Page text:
Last Thursday, a Santa Barbara dispensary operator took a plea deal. Charles Restivo, operator of the Pacific Coast Collective between 2008 and 2010, was arrested after a four-dispensary raid by local law enforcement in February 2010. He was charged with possession of marijuana for sale and cultivation of marijuana for sale since authorities argued the dispensary was violating state laws regarding medical marijuana. Under the deal, Restivo pleaded guilty to one new count of possession of concentrated cannabis (hash) in return for the other charges being dropped. He will get three years probation.

Also last Thursday, the Clear Lake city council voted to oppose Measure D, the Lake County marijuana cultivation initiative set to go before voters June 5. The council's action follows similar votes taken by the Lake County Office of Education Board of Trustees Wednesday night, the Board of Supervisors on Tuesday and the Lakeport City Council last week. It is also opposed by the Sierra Club, the Lake County Deputy Sheriffs Association, Kelseyville Business Association, Lake County Chamber of Commerce, California Women for Agriculture, Lake County Farm Bureau, the Buckingham and Clear Lake Riviera homeowners associations, and the Lake County Association of Realtors' Board of Directors. Measure D would allow 12 female plants to be grown in residential areas on lots under a half acre, 24 plants on lots larger than a half acre and 84 plants on larger parcels.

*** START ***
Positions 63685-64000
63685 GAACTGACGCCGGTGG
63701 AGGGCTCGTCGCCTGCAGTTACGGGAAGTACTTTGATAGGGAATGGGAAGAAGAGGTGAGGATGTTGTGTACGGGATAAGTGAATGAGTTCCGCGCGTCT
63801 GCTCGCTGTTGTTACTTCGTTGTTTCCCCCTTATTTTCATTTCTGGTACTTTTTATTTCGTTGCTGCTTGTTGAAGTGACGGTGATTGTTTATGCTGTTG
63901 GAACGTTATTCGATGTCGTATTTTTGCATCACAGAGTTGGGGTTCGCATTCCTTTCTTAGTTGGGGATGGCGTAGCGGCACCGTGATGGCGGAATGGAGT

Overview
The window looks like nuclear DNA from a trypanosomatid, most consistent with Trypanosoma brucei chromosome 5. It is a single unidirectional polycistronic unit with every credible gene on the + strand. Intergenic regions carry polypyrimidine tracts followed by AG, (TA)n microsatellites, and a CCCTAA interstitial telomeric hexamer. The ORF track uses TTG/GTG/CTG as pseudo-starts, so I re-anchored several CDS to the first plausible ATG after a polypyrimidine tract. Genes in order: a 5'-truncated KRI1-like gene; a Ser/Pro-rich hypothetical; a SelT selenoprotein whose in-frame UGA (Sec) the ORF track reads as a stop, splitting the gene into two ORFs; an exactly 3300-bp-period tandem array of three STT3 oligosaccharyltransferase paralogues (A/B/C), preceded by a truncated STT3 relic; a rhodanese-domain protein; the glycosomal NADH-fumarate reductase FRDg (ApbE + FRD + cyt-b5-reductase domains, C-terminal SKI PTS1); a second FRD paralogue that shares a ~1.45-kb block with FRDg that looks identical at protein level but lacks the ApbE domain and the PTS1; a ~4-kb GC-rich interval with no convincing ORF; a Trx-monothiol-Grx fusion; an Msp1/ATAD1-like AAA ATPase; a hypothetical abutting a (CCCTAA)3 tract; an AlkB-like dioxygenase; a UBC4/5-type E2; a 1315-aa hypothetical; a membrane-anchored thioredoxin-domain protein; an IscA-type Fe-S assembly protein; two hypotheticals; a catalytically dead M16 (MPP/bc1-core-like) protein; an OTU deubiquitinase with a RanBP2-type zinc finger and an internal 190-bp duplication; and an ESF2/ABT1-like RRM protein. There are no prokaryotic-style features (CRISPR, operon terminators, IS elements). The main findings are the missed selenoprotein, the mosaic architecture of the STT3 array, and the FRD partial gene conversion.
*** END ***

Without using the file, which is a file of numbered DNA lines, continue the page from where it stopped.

On Tuesday, the DEA and local police raided a Fontana dispensary. The raiders hit Holistic Meds RX, detaining four people, and seizing large quantities of medical marijuana. It was a federal warrant, but town and San Bernadino County police aided the DEA. Dispensaries have opened in Fontana, but have been unable to get permits because the city considers the businesses illegal.

On Wednesday, the Los Angeles city council postponed adopting a "gentle" ban on dispensaries proposed by Councilman Jose Huizar. The move came after Councilman Paul Koretz instead proposing allowing some dispensaries to continue to operate if they agreed to city regulations. Koretz called Huizar's "gentle" ban, which would close all dispensaries, but allow personal and collective grows, in reality a "vicious, heartless" ban. The city is home to an uncertain number of dispensaries, somewhere in the hundreds.


Colorado